“He wanted to be the Marshal.”

There was so much more she could say. About Melizard’s night rages, when he stalked back and forth across their quarters like a caged tiger, ranting about his family, about his brother being handed everything while his talents went unrecognized. About schemes, and petitions, and endless plans to prove he was the better of the two. About the time he marched into his parents’ quarters and demanded to be made Marshal only to return like a beaten dog with his tail between his legs. So much more.

“My husband was the youngest son. Admired, babied, and spoiled. Denied nothing except what he wanted most of all. To become Marshal. No,” Maud corrected herself, “to be made Marshal. To have the title handed to him.”

“What did he do?” Karat asked.

Maud glanced at Helen and lowered her voice. “He tried to murder his brother.”

Karat sipped her wine. “Personal combat is a perfectly acceptable way to settle grievances between competing siblings.”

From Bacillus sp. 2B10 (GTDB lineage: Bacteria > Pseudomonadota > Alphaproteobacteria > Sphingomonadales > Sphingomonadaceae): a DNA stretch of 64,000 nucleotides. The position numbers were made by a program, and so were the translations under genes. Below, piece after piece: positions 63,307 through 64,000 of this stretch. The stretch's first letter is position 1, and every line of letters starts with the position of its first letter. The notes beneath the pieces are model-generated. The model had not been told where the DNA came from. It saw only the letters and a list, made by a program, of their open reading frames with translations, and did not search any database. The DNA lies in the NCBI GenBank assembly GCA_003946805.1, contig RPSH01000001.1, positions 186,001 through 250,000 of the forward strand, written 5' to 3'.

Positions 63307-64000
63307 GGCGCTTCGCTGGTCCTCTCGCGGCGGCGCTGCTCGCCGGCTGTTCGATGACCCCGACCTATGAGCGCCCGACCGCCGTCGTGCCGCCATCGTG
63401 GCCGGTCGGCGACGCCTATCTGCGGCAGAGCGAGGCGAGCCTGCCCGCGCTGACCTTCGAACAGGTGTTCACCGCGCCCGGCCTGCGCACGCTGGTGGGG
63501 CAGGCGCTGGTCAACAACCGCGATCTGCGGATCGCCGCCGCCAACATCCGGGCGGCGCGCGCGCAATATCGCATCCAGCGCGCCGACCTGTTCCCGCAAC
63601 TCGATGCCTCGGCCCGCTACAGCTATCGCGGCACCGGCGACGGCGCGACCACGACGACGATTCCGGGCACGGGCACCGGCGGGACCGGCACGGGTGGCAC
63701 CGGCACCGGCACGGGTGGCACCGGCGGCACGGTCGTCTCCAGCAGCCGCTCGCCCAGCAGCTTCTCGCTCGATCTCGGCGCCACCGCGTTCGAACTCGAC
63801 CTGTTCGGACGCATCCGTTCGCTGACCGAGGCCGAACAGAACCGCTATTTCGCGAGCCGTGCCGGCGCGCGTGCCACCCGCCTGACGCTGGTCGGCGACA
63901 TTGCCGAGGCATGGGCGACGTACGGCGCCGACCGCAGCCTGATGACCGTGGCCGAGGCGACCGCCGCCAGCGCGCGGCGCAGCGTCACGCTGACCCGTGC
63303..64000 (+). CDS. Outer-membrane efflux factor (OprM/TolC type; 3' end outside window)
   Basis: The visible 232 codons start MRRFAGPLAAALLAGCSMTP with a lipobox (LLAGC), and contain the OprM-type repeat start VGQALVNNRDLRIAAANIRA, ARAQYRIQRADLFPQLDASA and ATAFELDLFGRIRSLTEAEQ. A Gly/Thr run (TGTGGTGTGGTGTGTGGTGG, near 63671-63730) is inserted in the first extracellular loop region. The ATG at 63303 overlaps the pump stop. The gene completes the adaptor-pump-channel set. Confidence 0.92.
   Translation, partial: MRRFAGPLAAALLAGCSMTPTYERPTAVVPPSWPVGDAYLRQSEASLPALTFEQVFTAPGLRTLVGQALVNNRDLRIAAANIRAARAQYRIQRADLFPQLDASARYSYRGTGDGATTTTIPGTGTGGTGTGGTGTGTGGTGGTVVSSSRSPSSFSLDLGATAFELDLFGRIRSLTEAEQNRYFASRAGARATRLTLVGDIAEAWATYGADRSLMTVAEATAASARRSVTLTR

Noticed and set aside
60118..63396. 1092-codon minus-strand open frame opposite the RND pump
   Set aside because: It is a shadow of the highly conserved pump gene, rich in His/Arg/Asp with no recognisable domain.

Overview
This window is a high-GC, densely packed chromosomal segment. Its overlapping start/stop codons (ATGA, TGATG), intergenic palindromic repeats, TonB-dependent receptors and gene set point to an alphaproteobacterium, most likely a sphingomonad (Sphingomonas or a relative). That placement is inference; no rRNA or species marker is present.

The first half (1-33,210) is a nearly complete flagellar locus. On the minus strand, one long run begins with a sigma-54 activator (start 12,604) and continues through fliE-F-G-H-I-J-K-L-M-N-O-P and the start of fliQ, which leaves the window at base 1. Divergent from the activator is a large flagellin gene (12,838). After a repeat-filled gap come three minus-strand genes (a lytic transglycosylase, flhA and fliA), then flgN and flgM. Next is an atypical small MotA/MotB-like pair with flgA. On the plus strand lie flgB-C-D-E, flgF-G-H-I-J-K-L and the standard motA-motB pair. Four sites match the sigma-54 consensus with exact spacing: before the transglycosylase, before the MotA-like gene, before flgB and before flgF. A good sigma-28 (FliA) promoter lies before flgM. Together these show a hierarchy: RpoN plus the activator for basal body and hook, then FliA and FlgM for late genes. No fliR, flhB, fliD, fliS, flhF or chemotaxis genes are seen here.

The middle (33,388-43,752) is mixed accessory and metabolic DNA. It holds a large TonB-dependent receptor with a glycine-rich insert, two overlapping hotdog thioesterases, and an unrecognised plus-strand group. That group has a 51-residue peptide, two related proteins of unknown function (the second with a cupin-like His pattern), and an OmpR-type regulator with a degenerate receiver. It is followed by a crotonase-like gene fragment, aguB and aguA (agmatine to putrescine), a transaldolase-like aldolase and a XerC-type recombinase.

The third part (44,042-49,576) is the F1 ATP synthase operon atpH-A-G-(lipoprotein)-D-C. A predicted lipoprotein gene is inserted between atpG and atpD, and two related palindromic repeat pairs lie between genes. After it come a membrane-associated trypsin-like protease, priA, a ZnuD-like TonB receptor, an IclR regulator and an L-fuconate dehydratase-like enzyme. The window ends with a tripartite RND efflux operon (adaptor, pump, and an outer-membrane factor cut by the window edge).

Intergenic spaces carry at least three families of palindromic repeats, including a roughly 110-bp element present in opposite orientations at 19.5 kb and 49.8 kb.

If only. Maud leaned back in her chair. “It wasn’t personal.”

“What?”

“My husband arranged an ambush for his brother.”

Karat blinked. “I don’t understand. You did say your husband was the better combatant.”

“My husband also was told in no uncertain terms that his brother would become the Marshal, and any attempt to sabotage that rise would be unacceptable to his parents and his House. He knew if he challenged his brother, it would enrage the family and House leadership. So, he convinced a group of his knights to jump his brother as he was coming back from an errand. Meanwhile, he and I attended a celebration at his cousin’s house. The cousin’s older son was granted knighthood. During the celebration, my husband made it a point to overtly flirt with a woman. He must’ve hoped I would make a scene. I left instead, but that was enough. Everyone had noticed our presence and my exit. He was establishing his alibi.”

Karat had forgotten about her wine. “That’s highly dishonorable.”

“That’s what I told him, when he explained all of that to me that night.”